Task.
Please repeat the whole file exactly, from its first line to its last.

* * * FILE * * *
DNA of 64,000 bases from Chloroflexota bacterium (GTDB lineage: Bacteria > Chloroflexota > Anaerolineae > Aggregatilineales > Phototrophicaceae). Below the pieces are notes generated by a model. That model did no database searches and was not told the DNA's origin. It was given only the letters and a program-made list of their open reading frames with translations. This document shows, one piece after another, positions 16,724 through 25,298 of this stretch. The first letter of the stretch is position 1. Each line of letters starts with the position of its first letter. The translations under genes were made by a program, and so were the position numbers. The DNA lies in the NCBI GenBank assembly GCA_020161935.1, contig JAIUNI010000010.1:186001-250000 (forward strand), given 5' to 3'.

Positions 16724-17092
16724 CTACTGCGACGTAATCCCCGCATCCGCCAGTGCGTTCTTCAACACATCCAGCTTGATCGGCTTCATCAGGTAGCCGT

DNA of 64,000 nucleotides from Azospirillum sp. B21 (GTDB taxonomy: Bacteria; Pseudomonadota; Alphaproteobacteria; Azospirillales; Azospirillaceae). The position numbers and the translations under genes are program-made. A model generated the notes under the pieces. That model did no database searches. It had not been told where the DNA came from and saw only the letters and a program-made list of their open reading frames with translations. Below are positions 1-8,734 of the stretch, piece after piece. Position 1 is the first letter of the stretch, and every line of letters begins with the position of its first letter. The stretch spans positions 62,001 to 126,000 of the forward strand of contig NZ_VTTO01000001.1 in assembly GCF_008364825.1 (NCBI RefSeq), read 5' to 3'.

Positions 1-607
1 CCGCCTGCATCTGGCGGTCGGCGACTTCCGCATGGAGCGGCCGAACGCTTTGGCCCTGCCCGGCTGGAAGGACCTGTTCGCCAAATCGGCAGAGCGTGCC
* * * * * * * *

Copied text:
DNA of 64,000 bases from Chloroflexota bacterium (GTDB lineage: Bacteria > Chloroflexota > Anaerolineae > Aggregatilineales > Phototrophicaceae). Below the pieces are notes generated by a model. That model did no database searches and was not told the DNA's origin. It was given only the letters and a program-made list of their open reading frames with translations. This document shows, one piece after another, positions 16,724 through 25,298 of this stretch. The first letter of the stretch is position 1. Each line of letters starts with the position of its first letter. The translations under genes were made by a program, and so were the position numbers. The DNA lies in the NCBI GenBank assembly GCA_020161935.1, contig JAIUNI010000010.1:186001-250000 (forward strand), given 5' to 3'.

Positions 16724-17092
16724 CTACTGCGACGTAATCCCCGCATCCGCCAGTGCGTTCTTCAACACATCCAGCTTGATCGGCTTCATCAGGTAGCCGT

DNA of 64,000 nucleotides from Azospirillum sp. B21 (GTDB taxonomy: Bacteria; Pseudomonadota; Alphaproteobacteria; Azospirillales; Azospirillaceae). The position numbers and the translations under genes are program-made. A model generated the notes under the pieces. That model did no database searches. It had not been told where the DNA came from and saw only the letters and a program-made list of their open reading frames with translations. Below are positions 1-8,734 of the stretch, piece after piece. Position 1 is the first letter of the stretch, and every line of letters begins with the position of its first letter. The stretch spans positions 62,001 to 126,000 of the forward strand of contig NZ_VTTO01000001.1 in assembly GCF_008364825.1 (NCBI RefSeq), read 5' to 3'.

Positions 1-607
1 CCGCCTGCATCTGGCGGTCGGCGACTTCCGCATGGAGCGGCCGAACGCTTTGGCCCTGCCCGGCTGGAAGGACCTGTTCGCCAAATCGGCAGAGCGTGCC